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Science  18 Apr 2003:
Vol. 300, Issue 5618, pp. 395a
DOI: 10.1126/science.300.5618.395a

In order to successfully grow replacement tissues or organs, one not only needs to grow the right cell types but also have the cells take on the correct overall shape, morphology, and porosity. Cells are thus typically cultured onto scaffolds, which need to be highly porous, with interconnected pores and large overall surface area. Previous efforts have focused on poly(DL-lactide-co-glycolactide), where the porous network was made by casting the polymer from solution, with the subsequent leaching of a secondary particulate phase to form the porous network. However, in these cases, the pore networks are often not interconnected, and residual solvent caused the scaffolds to shrink during the cell growth cycle.

Yoshimoto et al. explore the use of electrospinning to develop nonwoven, microporous scaffolds of poly(e-caprolactone) (PCL), a polymer that is known to have low toxicity and low cost and undergoes slow degradation. The scaffolds were seeded with mesenchymal stem cells, derived from the bone marrow of neonatal rats, and cultured for up to 4 weeks. Within 1 week, the cells produced extracellular matrix. At 4 weeks, type I collagen and mineralization were observed, and throughout the cell growth process the scaffolds did not show any shrinkage. Detailed analysis showed that the cell growth occurred throughout scaffolds, suggesting that electrospun PCL has tremendous potential as a scaffold material.—MSL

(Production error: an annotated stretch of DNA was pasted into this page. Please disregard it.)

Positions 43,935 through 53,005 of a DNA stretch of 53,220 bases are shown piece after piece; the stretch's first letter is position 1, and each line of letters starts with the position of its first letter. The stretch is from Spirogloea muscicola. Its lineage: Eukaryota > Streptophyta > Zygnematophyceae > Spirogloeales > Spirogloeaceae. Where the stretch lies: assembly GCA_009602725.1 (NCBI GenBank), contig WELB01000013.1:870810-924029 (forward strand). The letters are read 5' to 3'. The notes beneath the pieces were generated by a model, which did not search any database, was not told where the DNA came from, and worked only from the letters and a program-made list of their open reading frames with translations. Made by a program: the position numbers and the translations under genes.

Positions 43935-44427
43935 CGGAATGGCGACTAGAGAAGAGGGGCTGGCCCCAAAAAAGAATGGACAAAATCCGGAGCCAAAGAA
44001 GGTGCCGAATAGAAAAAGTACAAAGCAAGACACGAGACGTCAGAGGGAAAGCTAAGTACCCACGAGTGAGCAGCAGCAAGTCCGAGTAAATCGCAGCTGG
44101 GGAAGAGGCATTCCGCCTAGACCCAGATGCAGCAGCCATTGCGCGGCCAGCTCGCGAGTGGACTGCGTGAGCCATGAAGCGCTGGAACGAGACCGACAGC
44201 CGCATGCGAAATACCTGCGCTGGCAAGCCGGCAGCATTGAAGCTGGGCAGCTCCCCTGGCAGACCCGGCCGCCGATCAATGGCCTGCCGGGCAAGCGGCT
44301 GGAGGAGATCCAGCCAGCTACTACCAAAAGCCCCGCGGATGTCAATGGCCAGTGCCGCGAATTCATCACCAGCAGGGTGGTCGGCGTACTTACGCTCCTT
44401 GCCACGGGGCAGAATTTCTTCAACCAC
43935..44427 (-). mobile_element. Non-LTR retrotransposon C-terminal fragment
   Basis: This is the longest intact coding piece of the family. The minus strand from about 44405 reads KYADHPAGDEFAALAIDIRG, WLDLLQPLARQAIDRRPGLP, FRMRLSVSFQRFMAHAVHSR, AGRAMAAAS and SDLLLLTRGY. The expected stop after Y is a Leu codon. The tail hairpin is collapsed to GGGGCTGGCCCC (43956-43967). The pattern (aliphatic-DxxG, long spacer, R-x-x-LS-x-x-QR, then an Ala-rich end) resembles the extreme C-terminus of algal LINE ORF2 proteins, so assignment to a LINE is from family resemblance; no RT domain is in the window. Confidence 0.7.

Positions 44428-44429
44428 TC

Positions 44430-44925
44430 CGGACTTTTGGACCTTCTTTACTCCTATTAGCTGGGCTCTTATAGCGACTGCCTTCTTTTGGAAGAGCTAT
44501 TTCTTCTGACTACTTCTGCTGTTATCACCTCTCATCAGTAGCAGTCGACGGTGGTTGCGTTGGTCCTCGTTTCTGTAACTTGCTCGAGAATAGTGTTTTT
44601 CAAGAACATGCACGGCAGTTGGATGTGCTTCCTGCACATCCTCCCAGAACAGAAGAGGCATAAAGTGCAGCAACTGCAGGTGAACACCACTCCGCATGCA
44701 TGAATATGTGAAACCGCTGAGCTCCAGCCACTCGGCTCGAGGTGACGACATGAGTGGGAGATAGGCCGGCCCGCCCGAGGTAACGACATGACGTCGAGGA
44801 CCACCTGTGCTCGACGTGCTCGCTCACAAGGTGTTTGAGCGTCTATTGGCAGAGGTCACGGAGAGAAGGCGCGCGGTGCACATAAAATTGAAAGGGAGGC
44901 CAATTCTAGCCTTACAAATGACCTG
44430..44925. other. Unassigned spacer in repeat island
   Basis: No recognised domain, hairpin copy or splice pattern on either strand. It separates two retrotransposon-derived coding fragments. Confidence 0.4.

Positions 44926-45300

Biomaterials 24, 2077 (2003)

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